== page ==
More potentially good news is that the Environmental Protection Agency proposed a ban concerning HRCs, including HRC-134a. The proposed start date for the ban was originally 2017, but insulation manufacturers called for a delay. The new EPA proposal targets 2021 for the ban to take effect. Considering the urgency of taking action to mitigate climate change, this proposed extension appears to serve the manufacturers far more than our climate.

The impact of rigid foam insulation on our climate has gone largely unnoticed by most media outlets, helping the issue to persist due to lack of public support. It would be a great cause for California to take a lead on, as it has for so many other important environmental issues. Considering that many people insulate their homes to protect the environment, this is a great opportunity for consumers to take voluntary action to purchase lower-GWP insulation and to encourage Dow, Owens Corning and Kingspan to switch to safer blowing agents with a lower GWP.

The market hasn't created an incentive for these companies to take quick action to find safer foaming agents, rather relying on a proposed EPA ban to create action. In many cases, reluctance may be caused by the upfront cost of retooling manufacturing plants for the use of different foaming agents or having to purchase more expensive foaming agents.

Compared to the scope and scale of other actions to slow down climate change, banning HRCs and other foaming agents with a high GWP seems like low-hanging fruit.

"When you are looking at a feasible strategy for surviving climate change, most of the strategies require large investments in infrastructure to switch over to renewable sources of energy and halt the use of fossil fuels," Fulford says. "It isn’t fast and easy to get rid of carbon dioxide emissions. A much faster reduction in our climate change impact is reducing the use of potent greenhouse gases and eliminating them from our global industrial processes.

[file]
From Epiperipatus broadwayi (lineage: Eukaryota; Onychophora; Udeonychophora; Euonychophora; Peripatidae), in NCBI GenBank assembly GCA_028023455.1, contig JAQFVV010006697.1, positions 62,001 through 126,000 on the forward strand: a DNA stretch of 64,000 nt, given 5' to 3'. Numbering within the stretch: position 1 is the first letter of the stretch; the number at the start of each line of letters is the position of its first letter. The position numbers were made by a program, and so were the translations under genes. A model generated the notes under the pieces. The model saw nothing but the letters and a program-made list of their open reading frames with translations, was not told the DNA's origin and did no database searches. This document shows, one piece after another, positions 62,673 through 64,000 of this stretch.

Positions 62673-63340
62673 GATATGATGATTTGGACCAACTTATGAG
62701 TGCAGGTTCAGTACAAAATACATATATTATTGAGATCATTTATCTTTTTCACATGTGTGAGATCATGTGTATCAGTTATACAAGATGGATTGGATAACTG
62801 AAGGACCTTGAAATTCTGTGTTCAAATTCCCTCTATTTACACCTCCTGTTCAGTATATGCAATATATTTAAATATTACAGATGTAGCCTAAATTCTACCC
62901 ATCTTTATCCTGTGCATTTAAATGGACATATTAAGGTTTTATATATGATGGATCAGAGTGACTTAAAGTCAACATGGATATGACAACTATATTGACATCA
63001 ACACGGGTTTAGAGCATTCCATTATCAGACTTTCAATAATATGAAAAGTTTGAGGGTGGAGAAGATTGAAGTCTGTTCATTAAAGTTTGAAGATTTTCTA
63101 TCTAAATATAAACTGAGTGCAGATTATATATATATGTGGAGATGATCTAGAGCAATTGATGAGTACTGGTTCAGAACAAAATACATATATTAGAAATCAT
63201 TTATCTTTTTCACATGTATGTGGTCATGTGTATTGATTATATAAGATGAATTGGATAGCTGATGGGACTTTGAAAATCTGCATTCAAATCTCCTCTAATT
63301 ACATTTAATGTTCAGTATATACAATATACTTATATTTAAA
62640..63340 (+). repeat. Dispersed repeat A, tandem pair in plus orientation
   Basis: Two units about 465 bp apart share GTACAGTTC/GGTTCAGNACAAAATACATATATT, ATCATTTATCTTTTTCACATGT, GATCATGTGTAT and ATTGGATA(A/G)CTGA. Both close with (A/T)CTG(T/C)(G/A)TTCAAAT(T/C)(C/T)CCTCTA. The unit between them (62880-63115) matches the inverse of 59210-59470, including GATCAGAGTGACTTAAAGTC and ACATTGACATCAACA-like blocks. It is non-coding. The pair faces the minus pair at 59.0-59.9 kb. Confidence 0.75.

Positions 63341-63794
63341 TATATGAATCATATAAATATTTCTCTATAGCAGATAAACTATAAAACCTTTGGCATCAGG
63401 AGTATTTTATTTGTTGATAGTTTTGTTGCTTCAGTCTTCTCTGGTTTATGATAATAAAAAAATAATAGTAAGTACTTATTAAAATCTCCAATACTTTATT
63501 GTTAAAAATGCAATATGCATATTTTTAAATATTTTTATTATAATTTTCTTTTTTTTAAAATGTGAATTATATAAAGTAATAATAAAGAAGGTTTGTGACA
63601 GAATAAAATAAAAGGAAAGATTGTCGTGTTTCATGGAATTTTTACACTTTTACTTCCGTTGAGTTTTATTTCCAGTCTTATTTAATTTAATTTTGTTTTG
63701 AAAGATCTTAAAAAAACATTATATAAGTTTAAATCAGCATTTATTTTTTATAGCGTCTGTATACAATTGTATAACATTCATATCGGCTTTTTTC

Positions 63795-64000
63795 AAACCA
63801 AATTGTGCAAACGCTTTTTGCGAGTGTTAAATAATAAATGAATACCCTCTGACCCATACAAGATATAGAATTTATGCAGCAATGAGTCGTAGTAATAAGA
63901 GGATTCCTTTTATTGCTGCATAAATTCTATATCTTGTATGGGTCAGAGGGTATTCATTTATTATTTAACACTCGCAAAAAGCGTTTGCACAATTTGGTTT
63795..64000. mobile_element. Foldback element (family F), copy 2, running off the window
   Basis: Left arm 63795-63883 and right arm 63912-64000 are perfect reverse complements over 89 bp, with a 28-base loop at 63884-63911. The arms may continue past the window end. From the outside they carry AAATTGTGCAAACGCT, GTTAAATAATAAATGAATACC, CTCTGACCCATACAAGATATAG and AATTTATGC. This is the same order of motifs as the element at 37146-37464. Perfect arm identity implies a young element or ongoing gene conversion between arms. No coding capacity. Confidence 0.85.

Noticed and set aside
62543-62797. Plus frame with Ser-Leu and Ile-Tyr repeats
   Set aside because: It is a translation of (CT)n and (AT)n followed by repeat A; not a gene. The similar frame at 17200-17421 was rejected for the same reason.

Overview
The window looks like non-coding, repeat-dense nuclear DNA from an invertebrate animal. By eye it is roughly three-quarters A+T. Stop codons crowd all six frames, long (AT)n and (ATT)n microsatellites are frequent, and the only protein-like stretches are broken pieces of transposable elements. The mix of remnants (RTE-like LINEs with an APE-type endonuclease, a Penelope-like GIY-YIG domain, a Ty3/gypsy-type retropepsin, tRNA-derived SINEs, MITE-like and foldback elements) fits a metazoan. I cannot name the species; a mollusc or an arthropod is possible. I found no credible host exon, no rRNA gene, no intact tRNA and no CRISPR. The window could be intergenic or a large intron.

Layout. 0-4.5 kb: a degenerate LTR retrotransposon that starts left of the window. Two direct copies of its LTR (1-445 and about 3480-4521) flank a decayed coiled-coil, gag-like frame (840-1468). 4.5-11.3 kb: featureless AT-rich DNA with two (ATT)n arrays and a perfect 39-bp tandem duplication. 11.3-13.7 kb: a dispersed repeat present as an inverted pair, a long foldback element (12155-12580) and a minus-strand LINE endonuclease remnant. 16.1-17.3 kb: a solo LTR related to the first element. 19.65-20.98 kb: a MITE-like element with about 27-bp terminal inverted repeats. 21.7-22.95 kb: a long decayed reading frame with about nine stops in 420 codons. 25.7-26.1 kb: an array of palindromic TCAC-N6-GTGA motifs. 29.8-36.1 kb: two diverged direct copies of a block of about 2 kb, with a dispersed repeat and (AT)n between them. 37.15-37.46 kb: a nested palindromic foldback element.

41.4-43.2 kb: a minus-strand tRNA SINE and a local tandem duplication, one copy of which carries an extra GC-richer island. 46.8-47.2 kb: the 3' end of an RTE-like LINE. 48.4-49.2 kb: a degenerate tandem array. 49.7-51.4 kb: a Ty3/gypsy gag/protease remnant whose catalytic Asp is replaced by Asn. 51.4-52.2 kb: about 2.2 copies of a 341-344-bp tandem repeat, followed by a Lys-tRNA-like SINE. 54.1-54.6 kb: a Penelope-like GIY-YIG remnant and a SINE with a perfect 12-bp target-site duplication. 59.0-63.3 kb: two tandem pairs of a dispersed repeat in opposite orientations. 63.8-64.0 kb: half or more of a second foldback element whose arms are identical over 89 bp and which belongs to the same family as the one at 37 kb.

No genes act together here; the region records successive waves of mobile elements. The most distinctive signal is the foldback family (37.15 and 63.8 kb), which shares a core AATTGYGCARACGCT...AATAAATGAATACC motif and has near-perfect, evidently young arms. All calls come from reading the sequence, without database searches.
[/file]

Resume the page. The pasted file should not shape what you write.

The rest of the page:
"It has little if any impact on the global economy, unlike eliminating all fossil fuels. This is an easy way to start slowing climate change, combined with needed carbon reductions."

The good news is that safer alternatives to XPS already exist. Expanded polystyrene (EPS) and polyisocyanurate (ISO) are types of rigid foam insulation with a much lower GWP. If the builder is flexible with the type of insulation used, blown-in cellulose also has a very low GWP and is frequently made with post-recycled content.

Image credit: Flickr/Wisconsin Department of Natural Resources

Sarah Lozanova headshot

Sarah Lozanova is an environmental journalist and copywriter and has worked as a consultant to help large corporations become more sustainable. She is the author of Humane Home: Easy Steps for Sustainable & Green Living, and her renewable energy experience includes residential and commercial solar energy installations. She teaches green business classes to graduate students at Unity College and holds an MBA in sustainable management from the Presidio Graduate School.

Read more stories by Sarah Lozanova